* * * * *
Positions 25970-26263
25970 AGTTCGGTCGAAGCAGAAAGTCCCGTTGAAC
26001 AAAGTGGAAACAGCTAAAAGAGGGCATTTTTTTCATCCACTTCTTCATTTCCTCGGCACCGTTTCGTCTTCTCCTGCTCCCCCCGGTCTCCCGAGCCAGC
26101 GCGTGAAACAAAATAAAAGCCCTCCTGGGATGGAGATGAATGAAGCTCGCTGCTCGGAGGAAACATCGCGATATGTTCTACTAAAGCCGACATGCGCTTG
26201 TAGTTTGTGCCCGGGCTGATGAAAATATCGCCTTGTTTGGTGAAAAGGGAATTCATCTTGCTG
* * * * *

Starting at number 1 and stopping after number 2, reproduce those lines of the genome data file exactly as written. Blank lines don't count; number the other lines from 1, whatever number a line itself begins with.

Positions 25970-26263
25970 AGTTCGGTCGAAGCAGAAAGTCCCGTTGAAC